- A+

Having fun working through a Haskell tutorial...

One problem posed is as you see in the subject line... this is one I'd really like to figure out, but I'm at a loss... I've used `any`

like so:

`ghci >any (==55) [15,25,35,45,55,65,75,85,95] True ghci >any (==55) [15,25,35,45,54,65,75,85,95] False ghci >all even [2,4,6,8] True ghci >all even [1,3,5,7,9] False `

and it seems like checking if a list element is divisible by 42 or not, should be fairly easy...

I mean, you would check if any of the numbers in the list are `n `mod` 42 == 0`

, right?

But how do you state that in the expression? Or do you need to write a 'helper' function?

Composing `(0==)`

and `(`mod 42`)`

:

`f :: [Integer] -> Bool f = any ((0==).(`mod` 42)) `

futher reducing parenthesis noise:

`f :: [Integer] -> Bool f = any $ (0==).(`mod` 42) `

Helper function:

`f :: [Integer] -> Bool f = any div42 where div42 n = n `mod` 42 == 0 `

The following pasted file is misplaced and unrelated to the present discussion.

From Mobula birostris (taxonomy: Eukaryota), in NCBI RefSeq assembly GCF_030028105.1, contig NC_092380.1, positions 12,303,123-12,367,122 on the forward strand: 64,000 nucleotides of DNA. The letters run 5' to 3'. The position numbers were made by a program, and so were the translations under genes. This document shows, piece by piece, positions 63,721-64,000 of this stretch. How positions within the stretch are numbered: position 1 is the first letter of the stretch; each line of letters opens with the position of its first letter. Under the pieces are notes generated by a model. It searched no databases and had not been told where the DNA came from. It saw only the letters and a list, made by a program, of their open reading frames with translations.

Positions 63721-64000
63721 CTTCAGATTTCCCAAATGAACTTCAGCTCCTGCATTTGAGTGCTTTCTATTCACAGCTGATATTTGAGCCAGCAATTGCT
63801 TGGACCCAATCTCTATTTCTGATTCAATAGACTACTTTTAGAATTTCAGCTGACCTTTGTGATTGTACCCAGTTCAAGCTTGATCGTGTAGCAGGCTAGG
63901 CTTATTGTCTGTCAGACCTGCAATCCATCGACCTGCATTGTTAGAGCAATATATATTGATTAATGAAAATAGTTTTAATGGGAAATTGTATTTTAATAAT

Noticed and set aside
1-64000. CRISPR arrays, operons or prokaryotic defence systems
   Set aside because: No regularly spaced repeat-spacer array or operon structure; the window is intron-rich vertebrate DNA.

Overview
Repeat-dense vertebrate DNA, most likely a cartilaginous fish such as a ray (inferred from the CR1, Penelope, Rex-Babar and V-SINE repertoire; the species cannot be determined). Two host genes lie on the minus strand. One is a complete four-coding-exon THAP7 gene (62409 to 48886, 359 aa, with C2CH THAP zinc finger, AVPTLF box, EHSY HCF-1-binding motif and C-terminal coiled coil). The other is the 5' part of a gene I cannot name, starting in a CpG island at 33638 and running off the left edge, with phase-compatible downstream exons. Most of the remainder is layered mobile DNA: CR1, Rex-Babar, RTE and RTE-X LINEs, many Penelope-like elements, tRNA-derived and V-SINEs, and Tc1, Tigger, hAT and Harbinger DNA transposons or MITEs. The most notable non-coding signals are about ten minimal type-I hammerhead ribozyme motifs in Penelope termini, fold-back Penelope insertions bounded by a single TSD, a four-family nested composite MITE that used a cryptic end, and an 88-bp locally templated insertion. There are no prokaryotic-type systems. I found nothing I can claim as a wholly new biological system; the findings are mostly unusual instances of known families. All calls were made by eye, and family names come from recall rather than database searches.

Stylistically, for this function, either way seems fine. However, say you wanted to check if any values are divisible by 42 **OR** 52, then utilizing composition may become more obfuscated/complex/futile. Whereas using a helper function keeps things readable: `div42Or52 n = n `mod` 42 == 0 || n `mod` 52 == 0`

. Note, I've used a `where`

clause above, but a `let in`

expression or a lambda are possible alternative ways to structure helper functions.

Ultimately, its up to the developer to balance concise code with understandable code.